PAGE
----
Hootie was an unreleasable horned owl that lived at the Trailside Zoo in NJ until September 1976, when the zoo closed and The Raptor Trust gave her a home. We think she was at least ten years old at that time. Since then, for 23 years, Hootie has been the foster mother for all the orphaned Great Horned Owl chicks that came to TRT.
In New Jersey, Great Horned Owls begin courtship and nesting as early as December. By late January and February, many female horned owls are already incubating eggs. This was true of our Hootie, as well. Like wild Great Horned Owls (and most animals), Hootie's instinct to raise babies was triggered by photoperiodism: The lengthening of daylight, beginning in late December, triggered hormone production in Hootie's body, and those hormones stimulated her body to create eggs. By February, Hootie would be incubating two eggs. She had no mate, so her eggs were infertile, but she would guard them throughout the weeks that follow. Those same hormones also triggered a "mothering" instinct in her. We call this "broody;" that is, incubating eggs and getting ready to give warmth and care to the chicks once they hatch. Hootie's eggs never hatched, but invariably she got her babies. As early as March and as late as June, The Raptor Trust receives orphaned Great Horned Owl nestlings and fledglings. As soon as they are determined to be healthy, they were given to their waiting foster mother.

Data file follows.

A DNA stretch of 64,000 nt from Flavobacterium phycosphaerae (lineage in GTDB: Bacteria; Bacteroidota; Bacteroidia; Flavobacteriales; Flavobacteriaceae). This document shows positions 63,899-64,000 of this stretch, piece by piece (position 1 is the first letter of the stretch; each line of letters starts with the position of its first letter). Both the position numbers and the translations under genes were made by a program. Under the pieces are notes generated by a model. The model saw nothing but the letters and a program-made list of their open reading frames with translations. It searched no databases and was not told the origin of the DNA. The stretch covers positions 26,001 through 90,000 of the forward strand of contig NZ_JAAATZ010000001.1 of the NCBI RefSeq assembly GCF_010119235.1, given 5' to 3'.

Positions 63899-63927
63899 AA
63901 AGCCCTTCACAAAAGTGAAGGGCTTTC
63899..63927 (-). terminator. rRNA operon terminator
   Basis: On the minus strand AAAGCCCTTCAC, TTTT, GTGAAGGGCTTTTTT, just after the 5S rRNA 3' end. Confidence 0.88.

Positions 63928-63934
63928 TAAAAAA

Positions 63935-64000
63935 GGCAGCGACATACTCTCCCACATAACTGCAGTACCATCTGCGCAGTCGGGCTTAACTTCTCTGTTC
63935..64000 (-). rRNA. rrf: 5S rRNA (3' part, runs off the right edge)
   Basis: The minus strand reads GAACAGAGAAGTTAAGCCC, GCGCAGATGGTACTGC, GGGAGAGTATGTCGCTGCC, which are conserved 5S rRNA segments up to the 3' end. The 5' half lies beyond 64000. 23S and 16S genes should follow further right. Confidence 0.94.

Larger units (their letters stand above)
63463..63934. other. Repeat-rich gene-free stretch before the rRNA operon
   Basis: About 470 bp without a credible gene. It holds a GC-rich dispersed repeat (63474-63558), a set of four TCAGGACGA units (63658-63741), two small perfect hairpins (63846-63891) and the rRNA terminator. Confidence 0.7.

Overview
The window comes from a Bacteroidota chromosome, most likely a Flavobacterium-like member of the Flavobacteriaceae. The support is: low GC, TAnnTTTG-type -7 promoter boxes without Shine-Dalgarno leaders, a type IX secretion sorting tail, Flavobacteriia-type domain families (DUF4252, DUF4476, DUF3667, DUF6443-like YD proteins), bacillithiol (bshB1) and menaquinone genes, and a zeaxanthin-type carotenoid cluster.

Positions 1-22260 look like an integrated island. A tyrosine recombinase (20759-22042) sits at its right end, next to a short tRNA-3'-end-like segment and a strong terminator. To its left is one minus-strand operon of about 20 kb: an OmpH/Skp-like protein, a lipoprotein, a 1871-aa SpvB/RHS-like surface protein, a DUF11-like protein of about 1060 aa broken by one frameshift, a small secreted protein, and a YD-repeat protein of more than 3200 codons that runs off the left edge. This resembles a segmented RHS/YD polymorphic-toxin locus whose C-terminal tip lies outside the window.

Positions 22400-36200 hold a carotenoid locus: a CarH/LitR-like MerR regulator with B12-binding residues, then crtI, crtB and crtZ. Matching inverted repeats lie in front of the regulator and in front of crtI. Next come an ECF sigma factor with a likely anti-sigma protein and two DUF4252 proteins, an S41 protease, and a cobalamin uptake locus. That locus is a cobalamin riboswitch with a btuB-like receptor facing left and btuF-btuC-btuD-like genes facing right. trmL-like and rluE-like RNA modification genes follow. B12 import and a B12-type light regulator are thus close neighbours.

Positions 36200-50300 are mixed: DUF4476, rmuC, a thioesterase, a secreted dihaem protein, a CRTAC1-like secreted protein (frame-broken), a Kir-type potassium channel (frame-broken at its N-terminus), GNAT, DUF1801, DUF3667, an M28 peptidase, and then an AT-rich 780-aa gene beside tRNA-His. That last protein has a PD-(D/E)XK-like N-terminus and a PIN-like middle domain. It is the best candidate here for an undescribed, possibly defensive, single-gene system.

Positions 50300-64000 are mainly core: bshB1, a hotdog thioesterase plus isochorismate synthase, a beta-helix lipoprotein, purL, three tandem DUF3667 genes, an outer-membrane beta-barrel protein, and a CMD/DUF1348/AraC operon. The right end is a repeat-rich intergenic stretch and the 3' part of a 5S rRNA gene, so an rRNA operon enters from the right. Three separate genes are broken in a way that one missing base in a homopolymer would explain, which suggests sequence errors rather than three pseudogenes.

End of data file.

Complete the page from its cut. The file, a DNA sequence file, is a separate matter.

Hootie responded appropriately to the baby owl begging calls by gently offering them food and feeding their insatiable appetites.
Every spring for 5 years we wondered if she would come through, as she was quite old. And she came through for us again, in the spring and summer of 2000 when she was a minimum of 34 years old. Between March and June 2000, she raised 10 babies.
On August 24, 2000, our Hootie, the Mother of all Mothers, The Raptor Trust's reliable foster mom, died. In her 23 seasons at The Raptor Trust, Hootie had been a most devoted and attentive parent, raising over 300 Great Horned Owl chicks in her long life. Not one of them was her own; yet generations of Hootie's babies hunt the forests and woods of New Jersey, as fierce, wild Great Horned Owls.